In the first nine months of 2016, traffic deaths rose 8 percent compared to the same period from 2015. During that time, nearly 28,000 people were killed in car accidents. In the first three quarters of 2015, there were 25,800 people who died.
Many people have looked for an explanation for what’s happening, and there are several. One of the most popular theories is that more people are traveling the roads and for longer distances, thanks to the economic recovery. Certainly, there is some truth to this. We do know that people are traveling more. But when we look more closely at the data, that doesn’t account for the entire trend. That’s because, as the National Highway Traffic Safety Administration points out, vehicle miles traveled from Jan. 1, 2016 through Sept. 30, 2016 were up 3 percent as compared to that same time frame the year before. So we have a 3 percent uptick in vehicle miles traveled and an 8 percent increase in the number of people dying in car accidents.
Something more is going on, and it’s especially concerning when you consider that cars manufactured today are safer than ever. While it’s true we’ve seen record-setting auto recalls in recent years, much of that involves the auto industry catching up with years of failing to recall vehicles with serious defects they should have set straight many years earlier. Meanwhile, we have cars that come standard-equipped with rearview cameras, electronic stability control, blind spot monitoring, automatic emergency braking and adaptive cruise control. All of this to say: Driving should be safer than ever, yet it’s not.
NHTSA officials have a few other thoughts about what is going on. As one official noted to The Associated Press, we have a growing number of people who are increasingly on their cell phones. Smartphone use has increased exponentially in recent years, and we cannot discount distraction as a major problem on our nation’s roads.
Another potential factor is that an increasing number of states have legalized marijuana to some extent. Of course, marijuana isn’t necessarily bad in and of itself, particularly when used as medicine, but there is no denying that it can result in impairment, which can render a person unable to safely operate a motor vehicle. There is some evidence backing the theory that this could be a factor, though it’s not conclusive. Specifically, FARS data shows that an increasing number of drivers involved in deadly car accidents have marijuana in their system. What we don’t know is whether the marijuana actually played a role in those deaths. That’s because while a driver with a high level of alcohol in his or her system is almost assuredly drunk, a person with high levels of THC (the active ingredient in marijuana) isn’t necessarily high. The disparity is due to the fact that the human body processes these compounds differently. But certainly, this can’t be discounted.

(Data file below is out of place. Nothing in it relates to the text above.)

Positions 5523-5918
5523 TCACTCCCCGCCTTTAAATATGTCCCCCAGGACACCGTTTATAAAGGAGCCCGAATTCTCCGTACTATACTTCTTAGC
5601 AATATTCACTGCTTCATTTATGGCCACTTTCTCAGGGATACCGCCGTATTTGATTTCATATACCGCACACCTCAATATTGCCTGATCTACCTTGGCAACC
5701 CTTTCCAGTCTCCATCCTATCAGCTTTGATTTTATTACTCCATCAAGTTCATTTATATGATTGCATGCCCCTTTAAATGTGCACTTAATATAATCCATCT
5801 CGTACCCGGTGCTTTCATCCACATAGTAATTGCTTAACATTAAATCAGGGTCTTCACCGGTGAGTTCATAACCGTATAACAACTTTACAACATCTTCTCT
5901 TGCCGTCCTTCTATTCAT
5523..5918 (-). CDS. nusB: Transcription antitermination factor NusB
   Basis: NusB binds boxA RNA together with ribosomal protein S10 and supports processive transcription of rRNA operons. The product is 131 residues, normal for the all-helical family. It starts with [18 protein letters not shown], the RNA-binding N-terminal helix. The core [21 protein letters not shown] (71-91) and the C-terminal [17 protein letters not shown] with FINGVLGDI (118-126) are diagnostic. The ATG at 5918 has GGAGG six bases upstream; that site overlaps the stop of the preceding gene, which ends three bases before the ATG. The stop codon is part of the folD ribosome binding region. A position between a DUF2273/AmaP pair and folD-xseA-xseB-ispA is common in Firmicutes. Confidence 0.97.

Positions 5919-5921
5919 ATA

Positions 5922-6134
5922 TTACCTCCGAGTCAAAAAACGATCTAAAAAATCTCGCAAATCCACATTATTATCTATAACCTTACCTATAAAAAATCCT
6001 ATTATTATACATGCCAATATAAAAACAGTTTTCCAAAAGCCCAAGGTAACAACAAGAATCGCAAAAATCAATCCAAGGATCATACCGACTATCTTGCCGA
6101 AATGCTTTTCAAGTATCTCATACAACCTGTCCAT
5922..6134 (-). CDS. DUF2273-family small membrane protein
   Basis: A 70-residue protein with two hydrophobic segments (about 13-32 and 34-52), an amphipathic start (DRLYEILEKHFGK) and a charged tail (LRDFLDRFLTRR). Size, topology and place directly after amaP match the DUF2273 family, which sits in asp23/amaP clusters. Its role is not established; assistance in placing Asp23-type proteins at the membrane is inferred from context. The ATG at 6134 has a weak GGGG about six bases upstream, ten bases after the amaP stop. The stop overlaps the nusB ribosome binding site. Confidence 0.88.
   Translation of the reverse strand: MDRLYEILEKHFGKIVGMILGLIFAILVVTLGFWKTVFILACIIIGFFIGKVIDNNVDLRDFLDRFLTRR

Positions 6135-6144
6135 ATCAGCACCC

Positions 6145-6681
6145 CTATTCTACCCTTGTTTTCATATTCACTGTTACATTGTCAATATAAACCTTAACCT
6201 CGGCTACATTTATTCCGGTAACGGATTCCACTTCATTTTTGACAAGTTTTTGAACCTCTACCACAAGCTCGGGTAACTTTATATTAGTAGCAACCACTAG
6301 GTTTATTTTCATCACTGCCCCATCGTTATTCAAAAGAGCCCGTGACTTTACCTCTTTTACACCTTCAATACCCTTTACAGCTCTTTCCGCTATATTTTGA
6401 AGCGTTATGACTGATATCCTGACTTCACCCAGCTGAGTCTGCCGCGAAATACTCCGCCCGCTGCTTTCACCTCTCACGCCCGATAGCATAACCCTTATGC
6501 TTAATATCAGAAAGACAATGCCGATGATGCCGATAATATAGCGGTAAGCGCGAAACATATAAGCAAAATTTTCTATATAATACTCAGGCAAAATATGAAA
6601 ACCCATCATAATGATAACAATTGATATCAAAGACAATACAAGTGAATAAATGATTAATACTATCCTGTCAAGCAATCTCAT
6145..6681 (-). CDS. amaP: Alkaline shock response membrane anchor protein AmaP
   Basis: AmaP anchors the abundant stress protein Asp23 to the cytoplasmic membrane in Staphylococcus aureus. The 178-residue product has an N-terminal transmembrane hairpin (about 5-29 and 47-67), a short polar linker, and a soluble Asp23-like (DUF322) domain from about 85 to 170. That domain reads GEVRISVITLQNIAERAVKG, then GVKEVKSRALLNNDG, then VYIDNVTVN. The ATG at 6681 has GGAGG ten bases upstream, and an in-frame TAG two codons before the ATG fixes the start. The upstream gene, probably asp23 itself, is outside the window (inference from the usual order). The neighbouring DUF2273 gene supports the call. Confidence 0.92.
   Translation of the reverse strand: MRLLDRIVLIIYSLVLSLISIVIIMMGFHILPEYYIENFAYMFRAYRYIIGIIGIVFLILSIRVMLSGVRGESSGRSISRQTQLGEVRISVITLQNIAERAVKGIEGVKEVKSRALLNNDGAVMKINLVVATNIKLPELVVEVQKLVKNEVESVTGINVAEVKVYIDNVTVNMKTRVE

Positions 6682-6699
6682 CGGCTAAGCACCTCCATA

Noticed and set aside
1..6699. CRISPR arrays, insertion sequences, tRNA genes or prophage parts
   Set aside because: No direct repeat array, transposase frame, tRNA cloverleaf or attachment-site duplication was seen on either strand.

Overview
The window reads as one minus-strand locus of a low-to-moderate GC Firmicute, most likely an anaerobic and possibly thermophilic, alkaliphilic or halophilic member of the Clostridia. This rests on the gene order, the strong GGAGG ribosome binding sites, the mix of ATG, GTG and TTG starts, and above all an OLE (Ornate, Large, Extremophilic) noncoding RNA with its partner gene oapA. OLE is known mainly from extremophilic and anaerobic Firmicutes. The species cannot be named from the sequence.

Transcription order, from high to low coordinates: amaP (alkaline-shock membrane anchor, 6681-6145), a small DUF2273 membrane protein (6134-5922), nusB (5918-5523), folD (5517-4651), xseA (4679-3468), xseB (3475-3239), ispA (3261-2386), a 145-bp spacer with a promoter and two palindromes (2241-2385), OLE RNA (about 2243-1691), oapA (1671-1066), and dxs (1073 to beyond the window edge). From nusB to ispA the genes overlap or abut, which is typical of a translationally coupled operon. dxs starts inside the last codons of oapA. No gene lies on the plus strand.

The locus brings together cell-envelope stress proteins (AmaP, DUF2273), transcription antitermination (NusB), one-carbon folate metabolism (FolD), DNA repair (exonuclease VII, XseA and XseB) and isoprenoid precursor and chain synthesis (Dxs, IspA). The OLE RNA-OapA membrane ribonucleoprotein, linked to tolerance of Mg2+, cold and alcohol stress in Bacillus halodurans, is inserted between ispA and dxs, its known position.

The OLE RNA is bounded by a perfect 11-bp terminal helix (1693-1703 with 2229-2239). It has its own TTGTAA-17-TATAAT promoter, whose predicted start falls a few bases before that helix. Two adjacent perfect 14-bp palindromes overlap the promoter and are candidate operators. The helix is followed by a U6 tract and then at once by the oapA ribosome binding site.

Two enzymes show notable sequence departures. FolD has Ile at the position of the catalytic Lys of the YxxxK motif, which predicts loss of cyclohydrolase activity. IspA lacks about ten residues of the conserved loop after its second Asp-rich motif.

An additional element to consider would be warmer weather. Traffic safety advocates have concluded that the warmer the weather and the longer the daylight hours, the more crashes there are because the more driving people doe. That’s why the number of traffic deaths is so much higher in the summer than the winter. Numerous cities in the U.S. have been recording warmer than normal winters or winters that didn’t start until later, so this could play a role as well.
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Surge in Traffic Deaths Outpaces Increase in Travel, Jan. 13, 2017, Associated Press
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